Center for Public Integrity: Steve Bannon has a shadow press office. It may violate federal law.
In an arrangement prominent ethics experts say is without precedent and potentially illegal, the White House is referring questions for senior presidential adviser Stephen K. Bannon to an outside public relations agent whose firm says she is working for free.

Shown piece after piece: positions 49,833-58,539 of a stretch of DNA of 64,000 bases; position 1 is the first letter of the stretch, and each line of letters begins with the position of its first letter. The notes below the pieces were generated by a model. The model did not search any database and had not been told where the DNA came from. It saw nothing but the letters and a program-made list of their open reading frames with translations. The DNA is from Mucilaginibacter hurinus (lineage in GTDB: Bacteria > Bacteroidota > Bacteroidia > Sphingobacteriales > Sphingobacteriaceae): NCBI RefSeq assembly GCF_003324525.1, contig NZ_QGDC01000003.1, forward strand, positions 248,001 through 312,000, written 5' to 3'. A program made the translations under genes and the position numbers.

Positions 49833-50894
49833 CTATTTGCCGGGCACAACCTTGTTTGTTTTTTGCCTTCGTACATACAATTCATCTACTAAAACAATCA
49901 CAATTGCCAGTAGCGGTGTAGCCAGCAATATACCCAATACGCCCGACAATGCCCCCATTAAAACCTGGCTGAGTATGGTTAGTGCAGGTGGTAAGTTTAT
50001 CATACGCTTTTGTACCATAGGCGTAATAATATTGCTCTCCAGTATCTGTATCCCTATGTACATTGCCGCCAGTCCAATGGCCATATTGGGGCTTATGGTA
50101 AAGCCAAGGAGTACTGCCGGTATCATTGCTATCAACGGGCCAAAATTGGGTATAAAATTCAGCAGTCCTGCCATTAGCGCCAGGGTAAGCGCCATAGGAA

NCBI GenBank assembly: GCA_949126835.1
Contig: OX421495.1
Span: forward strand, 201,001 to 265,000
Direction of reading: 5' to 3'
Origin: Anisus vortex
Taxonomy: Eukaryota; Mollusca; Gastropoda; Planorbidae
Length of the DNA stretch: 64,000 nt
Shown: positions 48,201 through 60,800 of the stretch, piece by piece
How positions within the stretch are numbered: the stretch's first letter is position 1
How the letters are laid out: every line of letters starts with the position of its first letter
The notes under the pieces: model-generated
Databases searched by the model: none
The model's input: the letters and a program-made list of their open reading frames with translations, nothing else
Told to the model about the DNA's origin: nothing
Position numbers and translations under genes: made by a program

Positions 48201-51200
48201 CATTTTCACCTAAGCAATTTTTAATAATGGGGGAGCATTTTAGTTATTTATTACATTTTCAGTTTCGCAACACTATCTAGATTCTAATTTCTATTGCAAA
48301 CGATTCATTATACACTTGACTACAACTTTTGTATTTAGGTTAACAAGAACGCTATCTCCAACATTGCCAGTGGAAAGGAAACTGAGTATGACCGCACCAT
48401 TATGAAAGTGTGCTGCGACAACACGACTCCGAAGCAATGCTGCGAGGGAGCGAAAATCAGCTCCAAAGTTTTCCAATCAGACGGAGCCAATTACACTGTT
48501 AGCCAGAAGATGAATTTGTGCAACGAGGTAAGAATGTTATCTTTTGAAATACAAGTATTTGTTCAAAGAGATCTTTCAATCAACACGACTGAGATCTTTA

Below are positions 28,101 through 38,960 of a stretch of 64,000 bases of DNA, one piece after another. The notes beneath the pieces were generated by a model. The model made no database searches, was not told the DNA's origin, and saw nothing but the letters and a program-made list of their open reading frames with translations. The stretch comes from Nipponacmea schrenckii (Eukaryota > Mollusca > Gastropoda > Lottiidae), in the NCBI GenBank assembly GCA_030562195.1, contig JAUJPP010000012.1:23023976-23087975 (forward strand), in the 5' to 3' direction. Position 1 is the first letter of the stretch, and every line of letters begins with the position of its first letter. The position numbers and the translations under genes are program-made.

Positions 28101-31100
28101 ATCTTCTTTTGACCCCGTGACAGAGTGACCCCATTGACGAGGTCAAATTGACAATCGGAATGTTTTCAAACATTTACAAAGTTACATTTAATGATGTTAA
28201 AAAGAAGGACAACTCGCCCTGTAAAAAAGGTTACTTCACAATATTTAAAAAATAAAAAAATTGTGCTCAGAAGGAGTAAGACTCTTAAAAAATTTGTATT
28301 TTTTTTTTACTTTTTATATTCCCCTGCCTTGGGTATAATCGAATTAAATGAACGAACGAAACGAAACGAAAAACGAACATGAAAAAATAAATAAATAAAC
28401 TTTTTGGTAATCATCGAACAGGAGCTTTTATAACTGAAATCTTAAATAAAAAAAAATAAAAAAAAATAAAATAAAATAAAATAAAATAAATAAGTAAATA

Even if Preate's services were to be viewed as simply a gift, and not salary supplementation, they could still violate executive branch ethics rules that bar government employees from accepting gifts from outside sources, said Brendan Fischer, who leads the federal ethics and election law reform project at the nonprofit Campaign Legal Center.
"There's a more general executive branch prohibition on accepting gifts that seems to apply here," Fischer said in an interview.